Revocation of the decision declaring the debtor’s bankruptcy and the consequences of opening the proceedings

Revocation of the decision declaring the debtor’s bankruptcy and the consequences of opening the proceedings

The decision on declaring the debtor’s bankruptcy is undoubtedly a special provision in terms of the scope of its effects on the debtor’s legal situation. First of all, it is effective and enforceable on the date of its issuance, which means that its possible appeal does not suspend the actions of the trustee in order to liquidate the assets and satisfy the creditors. As indicated in the literature (S. Gurgul), in the interwar period, in the context of the bankruptcy ordinance, there were doubts as to the effects of issuing by the second instance court a decision to quash the bankruptcy decision and to remit the case for reconsideration. In particular, it was questionable whether the receiver should then hand over (return) the assets to the bankrupt for the duration of the bankruptcy proceedings.

In order to remedy such doubts, the above-mentioned issue was regulated in Art. 54 sec. 3 BRL According to it, if the bankruptcy decision is revoked and the case is remitted, the receiver and the judge-commissioner retain their powers, and the actions performed by them remain in force. This issue was also the subject of the resolution of the Supreme Court of 27 January 2006, III CZP 126/05, in which it was stated that “The decision to quash the bankruptcy decision and remit the case for reconsideration does not reverse the bankruptcy proceedings.”

In art. 54 sec. 4 BRL On the other hand, the situation was regulated when, during the re-examination of the bankruptcy petition (after a cassation judgment of the second instance court), the bankruptcy proceedings will be discontinued, and therefore the proceedings on the bankruptcy petition will be terminated by a decision that is not of a substantive nature.

These two regulations show that, despite the revocation of the bankruptcy decision and the referral of the case for reconsideration, the bankruptcy proceedings (initiated on the basis of the later contested bankruptcy decision) are still being continued. The effect of revoking the “proper” bankruptcy proceedings occurs only when the bankruptcy petition is finally considered (the petition will be legally rejected, rejected or the bankruptcy proceedings will be discontinued). It is precisely about the annulment of bankruptcy proceedings in such a case that Art. 371 p.u.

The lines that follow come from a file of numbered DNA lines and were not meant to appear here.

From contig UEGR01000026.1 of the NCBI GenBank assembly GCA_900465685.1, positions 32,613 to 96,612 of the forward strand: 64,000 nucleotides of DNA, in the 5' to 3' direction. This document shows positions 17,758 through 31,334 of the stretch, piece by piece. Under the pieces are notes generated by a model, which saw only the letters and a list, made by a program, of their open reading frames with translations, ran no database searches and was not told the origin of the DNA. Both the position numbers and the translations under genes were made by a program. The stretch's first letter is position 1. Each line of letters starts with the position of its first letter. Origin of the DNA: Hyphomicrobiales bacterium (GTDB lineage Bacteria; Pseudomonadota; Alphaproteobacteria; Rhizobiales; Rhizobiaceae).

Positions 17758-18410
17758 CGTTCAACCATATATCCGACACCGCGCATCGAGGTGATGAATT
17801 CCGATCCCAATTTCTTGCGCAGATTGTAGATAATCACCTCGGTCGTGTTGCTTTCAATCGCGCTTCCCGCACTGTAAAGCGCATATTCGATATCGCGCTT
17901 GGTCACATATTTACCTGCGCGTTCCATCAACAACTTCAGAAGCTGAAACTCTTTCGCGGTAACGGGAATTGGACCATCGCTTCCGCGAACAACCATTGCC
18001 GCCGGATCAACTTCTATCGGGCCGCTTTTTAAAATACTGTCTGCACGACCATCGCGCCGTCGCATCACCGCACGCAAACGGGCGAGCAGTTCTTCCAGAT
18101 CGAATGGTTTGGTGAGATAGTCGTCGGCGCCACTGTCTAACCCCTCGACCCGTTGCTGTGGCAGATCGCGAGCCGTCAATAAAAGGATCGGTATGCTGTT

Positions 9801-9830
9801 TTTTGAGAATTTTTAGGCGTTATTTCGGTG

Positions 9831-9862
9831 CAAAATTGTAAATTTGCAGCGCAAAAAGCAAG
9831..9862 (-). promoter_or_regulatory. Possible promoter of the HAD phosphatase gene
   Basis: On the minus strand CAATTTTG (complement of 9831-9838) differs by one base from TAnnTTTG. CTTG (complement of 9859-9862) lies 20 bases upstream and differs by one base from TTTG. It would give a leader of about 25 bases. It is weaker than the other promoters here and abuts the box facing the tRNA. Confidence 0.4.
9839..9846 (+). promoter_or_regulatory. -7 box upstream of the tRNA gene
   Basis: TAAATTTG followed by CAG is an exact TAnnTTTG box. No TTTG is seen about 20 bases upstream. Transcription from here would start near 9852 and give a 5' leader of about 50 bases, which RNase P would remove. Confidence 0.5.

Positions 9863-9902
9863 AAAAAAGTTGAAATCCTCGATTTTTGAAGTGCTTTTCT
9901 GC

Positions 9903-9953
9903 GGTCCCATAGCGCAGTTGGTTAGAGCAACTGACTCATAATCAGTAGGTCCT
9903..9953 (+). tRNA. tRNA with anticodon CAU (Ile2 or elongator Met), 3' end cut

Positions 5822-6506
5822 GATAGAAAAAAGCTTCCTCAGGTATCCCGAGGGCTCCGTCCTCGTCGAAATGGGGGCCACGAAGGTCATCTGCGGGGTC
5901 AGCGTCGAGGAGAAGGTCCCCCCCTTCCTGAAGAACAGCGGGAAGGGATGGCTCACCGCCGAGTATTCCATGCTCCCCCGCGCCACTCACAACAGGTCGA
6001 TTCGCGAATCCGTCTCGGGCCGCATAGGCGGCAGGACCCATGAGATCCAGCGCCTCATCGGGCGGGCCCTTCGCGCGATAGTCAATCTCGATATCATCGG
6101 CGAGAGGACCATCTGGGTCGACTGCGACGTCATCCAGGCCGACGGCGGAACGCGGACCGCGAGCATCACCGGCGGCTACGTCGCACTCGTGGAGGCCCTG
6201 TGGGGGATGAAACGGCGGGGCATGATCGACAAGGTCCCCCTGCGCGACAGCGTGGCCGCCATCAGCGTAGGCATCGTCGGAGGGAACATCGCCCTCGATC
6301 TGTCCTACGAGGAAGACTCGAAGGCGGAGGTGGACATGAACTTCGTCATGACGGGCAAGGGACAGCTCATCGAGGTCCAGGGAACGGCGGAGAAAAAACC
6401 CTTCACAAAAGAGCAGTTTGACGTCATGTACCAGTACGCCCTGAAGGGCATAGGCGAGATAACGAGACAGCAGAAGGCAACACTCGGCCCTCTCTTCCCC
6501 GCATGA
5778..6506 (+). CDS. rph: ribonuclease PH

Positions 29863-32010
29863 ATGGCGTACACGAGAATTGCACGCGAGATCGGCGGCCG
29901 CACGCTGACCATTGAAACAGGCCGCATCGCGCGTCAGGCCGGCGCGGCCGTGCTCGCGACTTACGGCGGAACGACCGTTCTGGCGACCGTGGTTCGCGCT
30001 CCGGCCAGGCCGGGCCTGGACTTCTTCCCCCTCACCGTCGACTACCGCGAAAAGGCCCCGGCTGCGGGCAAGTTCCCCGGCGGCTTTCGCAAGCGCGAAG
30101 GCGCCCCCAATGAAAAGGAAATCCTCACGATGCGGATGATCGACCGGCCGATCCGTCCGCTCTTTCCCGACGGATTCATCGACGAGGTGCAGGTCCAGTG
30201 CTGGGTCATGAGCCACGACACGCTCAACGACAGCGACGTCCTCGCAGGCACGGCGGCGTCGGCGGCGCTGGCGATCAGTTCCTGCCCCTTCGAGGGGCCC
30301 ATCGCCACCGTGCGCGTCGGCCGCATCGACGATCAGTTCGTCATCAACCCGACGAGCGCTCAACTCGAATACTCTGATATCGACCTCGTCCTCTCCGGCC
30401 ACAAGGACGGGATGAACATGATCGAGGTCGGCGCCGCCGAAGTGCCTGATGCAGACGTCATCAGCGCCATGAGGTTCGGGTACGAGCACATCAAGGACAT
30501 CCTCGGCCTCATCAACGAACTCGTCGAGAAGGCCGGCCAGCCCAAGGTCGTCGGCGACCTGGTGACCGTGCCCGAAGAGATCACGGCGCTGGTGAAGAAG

The possible effects or the lack of effects of a decision declaring bankruptcy, in a situation where the “proper” bankruptcy proceedings have been subsequently annulled (as a result of the final discontinuation of the bankruptcy proceedings, dismissal of the application or its rejection), must be resolved on the basis of the impact of the decision referred to in Art. 371 BRL, on the “effects” of bankruptcy proceedings. This issue is directly regulated in Art. 372 of the BRL, according to which changes in legal relations made in the course of bankruptcy proceedings are binding on the bankrupt and the other party also after the cancellation, termination or annulment of the bankruptcy proceedings, except for the explicit exceptions indicated. Among these exceptions, it was indicated, inter alia, that if the bankruptcy proceedings were set aside:

  • the bankrupt may withdraw the termination of contracts made by the receiver, if the notice period has not expired;
  • the bankrupt may, within thirty days from the date of announcement or delivery of the order which has been repealed, withdraw from the contracts concluded by the receiver, if the contract concluded by him was not performed or was partially performed.

The other bankruptcy effects therefore remain in force. In particular, it should be recognized that the effects related to the expiry of certain contracts by operation of law remain in force (Articles 102-105 of the BRL). If the law recognizes the effectiveness of such far-reaching actions as liquidation of assets or the conclusion of specific contracts, the more effective should be the expiry of certain contracts under the law itself, e.g. contract of mandate, commission contract, agency contract. The rule is to maintain the effects of bankruptcy proceedings, also after their annulment or discontinuation.

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